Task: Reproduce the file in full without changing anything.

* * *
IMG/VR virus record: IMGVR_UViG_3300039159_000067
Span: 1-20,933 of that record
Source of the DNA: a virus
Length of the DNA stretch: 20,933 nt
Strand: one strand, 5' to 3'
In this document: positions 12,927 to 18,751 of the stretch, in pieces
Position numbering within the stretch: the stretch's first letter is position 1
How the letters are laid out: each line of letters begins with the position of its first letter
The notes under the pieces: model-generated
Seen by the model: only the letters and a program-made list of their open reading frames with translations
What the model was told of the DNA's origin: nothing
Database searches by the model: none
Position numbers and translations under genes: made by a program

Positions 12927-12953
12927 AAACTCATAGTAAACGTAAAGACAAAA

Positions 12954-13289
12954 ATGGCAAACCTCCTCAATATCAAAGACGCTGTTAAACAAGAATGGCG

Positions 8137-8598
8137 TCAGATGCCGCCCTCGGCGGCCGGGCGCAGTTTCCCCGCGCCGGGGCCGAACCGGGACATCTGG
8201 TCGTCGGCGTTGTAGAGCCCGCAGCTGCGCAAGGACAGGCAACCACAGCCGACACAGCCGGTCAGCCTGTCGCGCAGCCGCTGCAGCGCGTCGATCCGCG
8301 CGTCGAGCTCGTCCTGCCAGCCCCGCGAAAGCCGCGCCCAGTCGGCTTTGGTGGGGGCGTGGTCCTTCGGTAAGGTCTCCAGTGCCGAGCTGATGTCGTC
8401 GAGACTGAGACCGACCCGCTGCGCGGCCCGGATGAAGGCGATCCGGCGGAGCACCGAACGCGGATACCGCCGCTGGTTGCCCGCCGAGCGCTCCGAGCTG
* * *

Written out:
IMG/VR virus record: IMGVR_UViG_3300039159_000067
Span: 1-20,933 of that record
Source of the DNA: a virus
Length of the DNA stretch: 20,933 nt
Strand: one strand, 5' to 3'
In this document: positions 12,927 to 18,751 of the stretch, in pieces
Position numbering within the stretch: the stretch's first letter is position 1
How the letters are laid out: each line of letters begins with the position of its first letter
The notes under the pieces: model-generated
Seen by the model: only the letters and a program-made list of their open reading frames with translations
What the model was told of the DNA's origin: nothing
Database searches by the model: none
Position numbers and translations under genes: made by a program

Positions 12927-12953
12927 AAACTCATAGTAAACGTAAAGACAAAA

Positions 12954-13289
12954 ATGGCAAACCTCCTCAATATCAAAGACGCTGTTAAACAAGAATGGCG

Positions 8137-8598
8137 TCAGATGCCGCCCTCGGCGGCCGGGCGCAGTTTCCCCGCGCCGGGGCCGAACCGGGACATCTGG
8201 TCGTCGGCGTTGTAGAGCCCGCAGCTGCGCAAGGACAGGCAACCACAGCCGACACAGCCGGTCAGCCTGTCGCGCAGCCGCTGCAGCGCGTCGATCCGCG
8301 CGTCGAGCTCGTCCTGCCAGCCCCGCGAAAGCCGCGCCCAGTCGGCTTTGGTGGGGGCGTGGTCCTTCGGTAAGGTCTCCAGTGCCGAGCTGATGTCGTC
8401 GAGACTGAGACCGACCCGCTGCGCGGCCCGGATGAAGGCGATCCGGCGGAGCACCGAACGCGGATACCGCCGCTGGTTGCCCGCCGAGCGCTCCGAGCTG